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i think those are conditions they actually should embrace, but i would still like to consider and urge this regional conference. i don't think we're going to work our way out of this by violence or certainly they're not going to. the way to work our way out of this is to talk to all the relevant parties and figure out a common set of interests and i think that common set of interests is for pakistan and india finally to have an agreement between them and understand each country won't agres on the other. >> let's go back to pakistan. peter, can you tell me, based on the moves you've seen. we assume this is a u.s. drone. we know the united states has said we're not giving you all the aid we initially promised. there will be strings attached. we went after bin laden without telling them. do you think the moves we're making now is going to improve the situation in any real way? >> i think they will.
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it's about time we got tougher with pakistan. our policy through a number of administrations, even before 9/11, has been basically caution and inaction. there are risks to getting tough with pakistan. they do have some cards they can play with china, with iran, they can ratchet up the insurgency within afghanistan. they of course, as has been mentioned possess nuclear arms. there's risks on the other side. as long as the pakistani military and isi continue their policy of fostering the islamist structure, and it's a successor to bin laden, al zawahiri. as long as the infrastructure is there, as long as the sanctuaries are churning out jihadists and going abroad to strike foreign targets in our
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homeland or elsewhere. >> i appreciate you showing your expertise. i really got the chance to read part of the book. "the wars of afghanistan." it is definitive work and fascinating to understand the region that is so critical to our national security. thank you very much to jane harmon, nine term congresswoman, how select intelligence committee and the ceo of the woodrow wilson international center for scholars. coming up, secretary clinton lashes out at syria after pro government forces mob the u.s. embassy. we're on the scene in damascus next.
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>> u.s. officials slammed the syrian regime today as tension
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between the countries reaches a new high. secretary of state hillary clinton had her strongest criticism of president assad yet. >> president assad is not indispensable and we have nothing invested in him remaining in power. our goal is to see that the will of the syrian people for a democratic transformation occurs. >> this, after protesters attacked the u.s. embassy in syria. arwa damon is in damascus and joins us with the latest. arwa, secretary of state clintden said we really have no interest in assad. we want the will of the people. today we see both. the people who are supporting assad and attacking the embassy and the demonstrators who want him out. how do we know what the real will of the people is? >> well, that's why it's always so challenging to report from a place like syria, e.d., because when we do go out into the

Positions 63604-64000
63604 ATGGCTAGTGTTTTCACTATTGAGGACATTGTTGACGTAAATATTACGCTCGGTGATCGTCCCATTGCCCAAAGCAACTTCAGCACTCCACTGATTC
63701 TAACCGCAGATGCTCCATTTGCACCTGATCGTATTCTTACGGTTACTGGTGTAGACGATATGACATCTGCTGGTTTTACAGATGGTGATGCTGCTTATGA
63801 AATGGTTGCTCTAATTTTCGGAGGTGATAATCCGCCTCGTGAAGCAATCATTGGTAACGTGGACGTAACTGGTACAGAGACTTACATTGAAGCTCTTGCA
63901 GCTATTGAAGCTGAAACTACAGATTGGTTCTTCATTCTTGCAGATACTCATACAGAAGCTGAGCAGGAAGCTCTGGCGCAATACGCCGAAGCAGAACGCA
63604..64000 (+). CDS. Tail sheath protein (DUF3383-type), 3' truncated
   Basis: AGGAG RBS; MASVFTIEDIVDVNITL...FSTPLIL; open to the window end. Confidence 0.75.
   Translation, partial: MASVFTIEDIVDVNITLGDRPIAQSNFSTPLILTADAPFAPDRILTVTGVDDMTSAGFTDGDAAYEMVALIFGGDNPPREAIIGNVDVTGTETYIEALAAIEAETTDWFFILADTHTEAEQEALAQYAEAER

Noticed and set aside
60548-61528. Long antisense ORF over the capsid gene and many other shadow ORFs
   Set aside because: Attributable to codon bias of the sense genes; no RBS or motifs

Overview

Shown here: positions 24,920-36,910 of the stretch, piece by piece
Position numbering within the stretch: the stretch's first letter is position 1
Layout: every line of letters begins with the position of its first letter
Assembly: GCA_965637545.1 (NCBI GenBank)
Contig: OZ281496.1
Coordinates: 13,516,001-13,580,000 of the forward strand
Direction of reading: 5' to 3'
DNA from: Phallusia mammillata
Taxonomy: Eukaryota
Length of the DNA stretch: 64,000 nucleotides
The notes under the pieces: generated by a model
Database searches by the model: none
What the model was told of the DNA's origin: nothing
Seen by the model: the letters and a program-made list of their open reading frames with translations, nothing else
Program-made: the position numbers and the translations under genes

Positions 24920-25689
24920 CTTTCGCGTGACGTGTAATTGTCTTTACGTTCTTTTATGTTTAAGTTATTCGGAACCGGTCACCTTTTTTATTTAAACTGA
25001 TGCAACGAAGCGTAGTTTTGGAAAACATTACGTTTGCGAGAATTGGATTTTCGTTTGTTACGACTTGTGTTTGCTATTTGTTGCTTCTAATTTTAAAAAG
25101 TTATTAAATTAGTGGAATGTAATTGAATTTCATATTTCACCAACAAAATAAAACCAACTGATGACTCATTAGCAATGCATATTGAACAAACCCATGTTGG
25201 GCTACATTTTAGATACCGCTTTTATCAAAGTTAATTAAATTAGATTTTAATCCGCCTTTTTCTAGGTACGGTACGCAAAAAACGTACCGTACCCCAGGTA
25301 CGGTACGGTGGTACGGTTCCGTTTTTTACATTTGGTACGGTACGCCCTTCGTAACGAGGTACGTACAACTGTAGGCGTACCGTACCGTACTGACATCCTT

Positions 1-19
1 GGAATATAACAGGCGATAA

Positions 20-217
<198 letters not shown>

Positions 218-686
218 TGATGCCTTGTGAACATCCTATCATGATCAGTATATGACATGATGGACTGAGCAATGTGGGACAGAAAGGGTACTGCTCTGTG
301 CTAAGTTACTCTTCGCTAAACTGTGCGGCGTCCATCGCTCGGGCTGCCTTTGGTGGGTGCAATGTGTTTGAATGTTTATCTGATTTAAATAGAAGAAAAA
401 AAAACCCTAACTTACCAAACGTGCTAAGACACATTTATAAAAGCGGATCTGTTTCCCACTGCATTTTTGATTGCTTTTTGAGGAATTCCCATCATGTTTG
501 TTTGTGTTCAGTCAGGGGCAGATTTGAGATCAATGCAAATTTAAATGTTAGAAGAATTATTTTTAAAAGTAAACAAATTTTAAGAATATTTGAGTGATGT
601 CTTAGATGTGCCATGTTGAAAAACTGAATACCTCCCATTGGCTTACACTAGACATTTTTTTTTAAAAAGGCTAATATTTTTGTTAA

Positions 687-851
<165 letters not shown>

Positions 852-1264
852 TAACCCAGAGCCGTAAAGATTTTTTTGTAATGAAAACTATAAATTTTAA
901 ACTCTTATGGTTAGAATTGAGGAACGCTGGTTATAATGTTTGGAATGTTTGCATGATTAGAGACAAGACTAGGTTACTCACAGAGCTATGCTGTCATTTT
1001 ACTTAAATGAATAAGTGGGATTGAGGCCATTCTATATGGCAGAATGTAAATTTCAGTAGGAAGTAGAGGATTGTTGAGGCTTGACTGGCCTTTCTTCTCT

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streets in an official capacity, it is always in the presence of government minders. so when someone is even speaking about supporting the regime, it is tainted by the fact that the government is effectively listening. many people will say to you they know exactly what happens to those who speak out against the regime. that's what the anti-government demonstrators are saying. they are being targeted because they are voicing their opposition because they are calling for democracy. it makes it difficult to gauge what is happening. the president does still have a fair amount of support. there is still what people are calling the silent middle merchant class. the people who whether they support the president or not are still not speaking out against them. it could be because they have benefitted from his regime, it could be because they are afraid. we have at the same time been seeing the vice of the anti-government demonstratoor growing stronger.
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where they are forcing the government into talks with them. >> i want to ask you about the national dialogue. i understand there is some talk going on between the regime and some of the activists. what do you know about that? >> yeah, it's a national dialogue conference that began on sunday. it's going to continue into tomorrow. the syrian government is billing it as being the first step toward setting the country on a path of democracy. it's going to create the framework to implement all of the reforms. the conference was opened by the vice president who interestingly acknowledged that the conference was taking place in an atmosphere of suspicion. the government acknowledges there is a very serious trust deficit between the government and opposition. that being said, the majority of prominent opposition leaders boycotted and there was absolutely no representation of the street demonstrators. they're saying that they will not even begin to engage in talks with the government until their demands are met and top on